Wolfskill, Lawrence Arthur (2011-08). Agribusiness Faculty Members' Perceptions of Importance and Inclusion of Decision Science Topics in Undergraduate Agribusiness Curricula. Doctoral Dissertation. Thesis uri icon

abstract

  • Agribusiness degree programs train managers to make decisions in complex business environments. Curriculum designers generally look to the offerings of peer institutions for guidance. Decision science (DS) topics are important parts of agribusiness curricula, and students should learn about these areas. Measuring faculty members' perceptions of the current inclusion and importance of teaching DS topics is a necessary step in developing a prioritized list of teaching needs. Leaving curriculum design to undocumented or random processes would be a poor start to training our nation's future agribusiness managers. This research used a correlational ex post facto design to analyze faculty members' perceptions of topic importance and inclusion. A random sample of faculty members was emailed a link to an online four-part questionnaire. Forced Likert-type scales measured the perceptions of importance and inclusion of 18 selected DS topics. Borich's (1980) model of weighted discrepancy scores was used to develop a rank order of DS topic curricular needs. Forced-entry multiple regression was used to describe how the variation in the dependent variables measuring perceived importance was partitioned among sets of predictor variables. Teaching DS topics in a faculty member's coursework was significantly correlated with faculty members' overall perception of the importance of DS topics in the agribusiness curriculum, albeit at a low level. Although most dedicated DS courses were taught in agribusiness departments, no significant relationship existed between department and overall perceived importance of teaching DS topics. Faculty members who had earned a business degree did not rate DS topics as more important compared to those who had not earned a business degree. Respondents from departments with industry advisory councils did not rate the importance of DS topics higher than those from departments without such councils. Of the 18 DS topics studied, Project Management was identified as the one most needed to be added to agribusiness curricula. Forced-entry multiple regression was used for explaining variation among variables. Of the 18 importance-related dependent variables, those for Linear Programming and Material Resource Planning had no significant relationship with any independent variables. The remaining models explained at most 13.9% of the variations, and frequently much less.
  • Agribusiness degree programs train managers to make decisions in complex business environments. Curriculum designers generally look to the offerings of peer institutions for guidance. Decision science (DS) topics are important parts of agribusiness curricula, and students should learn about these areas. Measuring faculty members' perceptions of the current inclusion and importance of teaching DS topics is a necessary step in developing a prioritized list of teaching needs. Leaving curriculum design to undocumented or random processes would be a poor start to training our nation's future agribusiness managers.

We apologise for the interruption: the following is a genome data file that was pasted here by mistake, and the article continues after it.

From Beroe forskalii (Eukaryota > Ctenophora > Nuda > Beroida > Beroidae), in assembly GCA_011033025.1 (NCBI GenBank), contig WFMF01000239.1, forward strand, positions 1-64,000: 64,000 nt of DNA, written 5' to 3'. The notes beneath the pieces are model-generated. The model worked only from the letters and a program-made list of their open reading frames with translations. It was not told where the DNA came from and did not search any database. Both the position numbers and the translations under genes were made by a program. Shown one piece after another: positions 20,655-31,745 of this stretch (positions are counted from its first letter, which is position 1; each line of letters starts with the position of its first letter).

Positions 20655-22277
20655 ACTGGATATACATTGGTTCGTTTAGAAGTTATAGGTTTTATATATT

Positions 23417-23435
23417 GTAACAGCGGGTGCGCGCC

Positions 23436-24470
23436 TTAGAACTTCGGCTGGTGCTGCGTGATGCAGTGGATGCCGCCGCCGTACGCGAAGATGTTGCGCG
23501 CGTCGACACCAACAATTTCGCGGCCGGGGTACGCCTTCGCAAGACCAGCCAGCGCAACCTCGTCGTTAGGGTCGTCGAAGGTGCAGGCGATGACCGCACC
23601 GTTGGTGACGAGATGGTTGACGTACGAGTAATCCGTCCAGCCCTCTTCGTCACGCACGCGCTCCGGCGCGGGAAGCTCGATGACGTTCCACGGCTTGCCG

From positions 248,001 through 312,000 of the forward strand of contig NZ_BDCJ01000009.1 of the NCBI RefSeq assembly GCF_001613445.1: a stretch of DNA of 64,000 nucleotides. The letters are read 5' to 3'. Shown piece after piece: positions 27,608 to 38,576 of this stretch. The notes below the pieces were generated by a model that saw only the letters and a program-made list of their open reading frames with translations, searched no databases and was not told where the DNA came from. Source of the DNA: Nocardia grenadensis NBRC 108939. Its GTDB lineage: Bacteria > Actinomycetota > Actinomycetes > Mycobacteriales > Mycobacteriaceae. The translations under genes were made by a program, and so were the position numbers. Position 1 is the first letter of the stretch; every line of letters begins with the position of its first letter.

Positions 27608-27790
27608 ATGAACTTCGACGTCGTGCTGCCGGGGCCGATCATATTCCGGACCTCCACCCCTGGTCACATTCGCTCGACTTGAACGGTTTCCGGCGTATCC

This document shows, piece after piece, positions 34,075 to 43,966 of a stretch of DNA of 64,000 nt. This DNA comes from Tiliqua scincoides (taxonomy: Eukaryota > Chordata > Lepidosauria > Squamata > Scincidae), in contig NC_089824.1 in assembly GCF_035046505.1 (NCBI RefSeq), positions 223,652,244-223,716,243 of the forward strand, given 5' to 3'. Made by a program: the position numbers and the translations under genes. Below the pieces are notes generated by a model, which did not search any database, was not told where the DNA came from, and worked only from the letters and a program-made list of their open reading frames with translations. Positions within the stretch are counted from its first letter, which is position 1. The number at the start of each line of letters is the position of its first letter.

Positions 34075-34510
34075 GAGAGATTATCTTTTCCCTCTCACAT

This research used a correlational ex post facto design to analyze faculty members' perceptions of topic importance and inclusion. A random sample of faculty members was emailed a link to an online four-part questionnaire. Forced Likert-type scales measured the perceptions of importance and inclusion of 18 selected DS topics. Borich's (1980) model of weighted discrepancy scores was used to develop a rank order of DS topic curricular needs. Forced-entry multiple regression was used to describe how the variation in the dependent variables measuring perceived importance was partitioned among sets of predictor variables.

    Teaching DS topics in a faculty member's coursework was significantly correlated with faculty members' overall perception of the importance of DS topics in the agribusiness curriculum, albeit at a low level. Although most dedicated DS courses were taught in agribusiness departments, no significant relationship existed between department and overall perceived importance of teaching DS topics. Faculty members who had earned a business degree did not rate DS topics as more important compared to those who had not earned a business degree. Respondents from departments with industry advisory councils did not rate the importance of DS topics higher than those from departments without such councils. Of the 18 DS topics studied, Project Management was identified as the one most needed to be added to agribusiness curricula. Forced-entry multiple regression was used for explaining variation among variables. Of the 18 importance-related dependent variables, those for Linear Programming and Material Resource Planning had no significant relationship with any independent variables. The remaining models explained at most 13.9% of the variations, and frequently much less.

publication date

  • August 2011